Amnesty is currently campaigning on behalf of 35 men who are threatened with flogging for allegedly attending a gay wedding in Saudi Arabia. Four were sentenced to 2,000 lashes and two years' imprisonment and 31 others to 200 lashes and at least six months in jail.
The charity is also campaigning over the 'social cleansing' of gay people, sex workers and people living with HIV/Aids in Colombia. The paramilitaries and armed groups who carry out these human rights violations are rarely punished, Amnesty said.
The group is calling on people in Belfast to support these campaigns during Pride week.
Mr Corrigan said: "Persecution of gay people is a violation of basic human rights and has to stop.
"When governments criminalise people because of their sexuality, they create a climate of hate where officials and communities can discriminate, torture and kill.
"But if we expose what governments are doing and challenge them to protect gay people we can make a difference. Amnesty needs more people to get involved and show solidarity with those who are at risk."
Belfast Pride given go ahead
Ben Townley, Gay.com UK
Friday 29 July, 2005 11:54
Belfast’s main Pride event has been given the green light from Northern Ireland’s Parades Commission, despite high profile complaints from religious campaigners.
The parade, due to take place on 6th August, will be allowed to follow the original route and plans proposed by organisers, with none of the restraints demanded by opponents.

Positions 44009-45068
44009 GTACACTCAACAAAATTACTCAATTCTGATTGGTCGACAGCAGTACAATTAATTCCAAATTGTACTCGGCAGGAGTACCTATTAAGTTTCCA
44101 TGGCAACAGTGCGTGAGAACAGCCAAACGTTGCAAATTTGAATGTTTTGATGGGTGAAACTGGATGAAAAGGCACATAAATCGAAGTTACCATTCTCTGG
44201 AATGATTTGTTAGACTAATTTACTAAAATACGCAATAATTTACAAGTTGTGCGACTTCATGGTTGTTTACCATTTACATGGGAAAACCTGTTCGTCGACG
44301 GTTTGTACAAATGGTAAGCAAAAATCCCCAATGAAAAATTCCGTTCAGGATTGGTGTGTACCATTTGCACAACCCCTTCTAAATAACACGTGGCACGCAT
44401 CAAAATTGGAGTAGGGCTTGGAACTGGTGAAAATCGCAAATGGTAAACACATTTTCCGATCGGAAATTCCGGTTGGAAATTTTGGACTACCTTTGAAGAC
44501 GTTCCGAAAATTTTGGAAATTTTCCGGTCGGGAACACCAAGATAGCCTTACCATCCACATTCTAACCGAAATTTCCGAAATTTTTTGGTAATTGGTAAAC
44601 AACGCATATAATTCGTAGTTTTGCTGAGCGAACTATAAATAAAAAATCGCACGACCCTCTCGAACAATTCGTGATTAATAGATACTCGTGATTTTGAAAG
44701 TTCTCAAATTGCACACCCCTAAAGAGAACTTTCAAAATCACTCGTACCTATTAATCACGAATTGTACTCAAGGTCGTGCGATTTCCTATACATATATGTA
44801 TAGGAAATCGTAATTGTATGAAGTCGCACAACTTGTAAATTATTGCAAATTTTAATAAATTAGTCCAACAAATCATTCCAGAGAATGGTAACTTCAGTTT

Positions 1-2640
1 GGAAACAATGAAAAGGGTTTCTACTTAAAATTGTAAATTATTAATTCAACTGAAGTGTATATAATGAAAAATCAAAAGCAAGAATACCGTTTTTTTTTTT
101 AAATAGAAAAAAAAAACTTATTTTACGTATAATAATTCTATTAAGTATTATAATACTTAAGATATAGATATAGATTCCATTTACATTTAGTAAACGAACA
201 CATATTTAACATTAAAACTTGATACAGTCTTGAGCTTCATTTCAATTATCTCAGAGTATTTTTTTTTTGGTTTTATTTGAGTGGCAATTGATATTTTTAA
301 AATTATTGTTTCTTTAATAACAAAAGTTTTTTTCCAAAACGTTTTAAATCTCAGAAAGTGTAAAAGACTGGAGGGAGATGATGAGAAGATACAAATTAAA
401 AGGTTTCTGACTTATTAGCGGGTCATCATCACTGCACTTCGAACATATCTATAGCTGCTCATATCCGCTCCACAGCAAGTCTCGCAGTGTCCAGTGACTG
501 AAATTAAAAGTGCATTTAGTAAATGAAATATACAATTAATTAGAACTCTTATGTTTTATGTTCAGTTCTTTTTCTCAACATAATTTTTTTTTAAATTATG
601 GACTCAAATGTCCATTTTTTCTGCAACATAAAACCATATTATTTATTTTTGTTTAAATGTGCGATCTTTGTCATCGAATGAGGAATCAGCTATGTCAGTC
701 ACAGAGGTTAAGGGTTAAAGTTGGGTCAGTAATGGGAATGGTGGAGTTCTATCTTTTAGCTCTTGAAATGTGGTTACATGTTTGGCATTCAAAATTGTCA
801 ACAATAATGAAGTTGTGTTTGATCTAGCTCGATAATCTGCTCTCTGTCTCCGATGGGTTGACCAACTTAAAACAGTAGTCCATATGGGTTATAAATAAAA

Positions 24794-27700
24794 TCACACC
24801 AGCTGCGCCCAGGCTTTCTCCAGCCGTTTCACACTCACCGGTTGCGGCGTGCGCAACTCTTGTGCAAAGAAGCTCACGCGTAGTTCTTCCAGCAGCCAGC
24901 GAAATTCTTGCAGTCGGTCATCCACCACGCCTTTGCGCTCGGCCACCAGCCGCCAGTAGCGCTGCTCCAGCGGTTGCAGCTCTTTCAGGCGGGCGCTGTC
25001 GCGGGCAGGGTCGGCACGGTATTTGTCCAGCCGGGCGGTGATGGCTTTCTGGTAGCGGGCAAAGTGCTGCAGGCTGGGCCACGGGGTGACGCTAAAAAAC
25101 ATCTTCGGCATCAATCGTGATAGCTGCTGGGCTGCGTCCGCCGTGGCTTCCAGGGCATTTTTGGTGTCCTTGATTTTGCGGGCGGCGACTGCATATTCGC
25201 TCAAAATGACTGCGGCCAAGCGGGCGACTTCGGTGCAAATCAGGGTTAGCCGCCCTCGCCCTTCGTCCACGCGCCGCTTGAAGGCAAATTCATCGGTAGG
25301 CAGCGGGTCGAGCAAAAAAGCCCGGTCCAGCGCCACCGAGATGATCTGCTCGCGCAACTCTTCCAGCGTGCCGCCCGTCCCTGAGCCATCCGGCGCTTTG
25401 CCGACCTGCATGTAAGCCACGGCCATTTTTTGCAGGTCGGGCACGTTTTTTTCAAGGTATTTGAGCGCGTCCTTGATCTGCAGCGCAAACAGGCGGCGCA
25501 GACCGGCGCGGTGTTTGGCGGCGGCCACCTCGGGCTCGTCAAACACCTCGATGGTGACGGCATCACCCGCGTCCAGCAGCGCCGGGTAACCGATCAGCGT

Despite taking place in the city for the past 14 years, this year’s Belfast Pride organisers were faced with the threat of closure, after opponents reported them to the Parades Commission.
The Commission was set up in a bid to ease tensions over religious parades in the province.
Protestors said the parade was offensive to local people and should be stopped.
After a complete halt was declared unlikely, calls for restrictions were made.
Organisers of the event praised the Commission’s decision today.
"This ruling has vindicated our position; that the parade is a peaceful, cross community carnival which has not and does not breach the law,” they said in a statement.
“We are pleased that the Parade’s Commission has recognised our position as equal citizens of Belfast, and acknowledged that the objections to the parade were totally groundless.”
However, they acknowledged that a small band of protestors were still likely to stage a counter-demonstration to the parade once again.
In previous years, these protests have led to violence aimed at lesbian and gay people taking part in Pride.
Pride organisers say they “condemn the violence and disruption threatened on certain neo-fascist websites”.
"We would remind those protesting of their responsibilities to conduct themselves in a peaceful and dignified manner."
Belfast Pride will officially launch this weekend with a series of events aimed at promoting equality, diversity and tolerance.
More than 2,500 people are expected to attend the parade.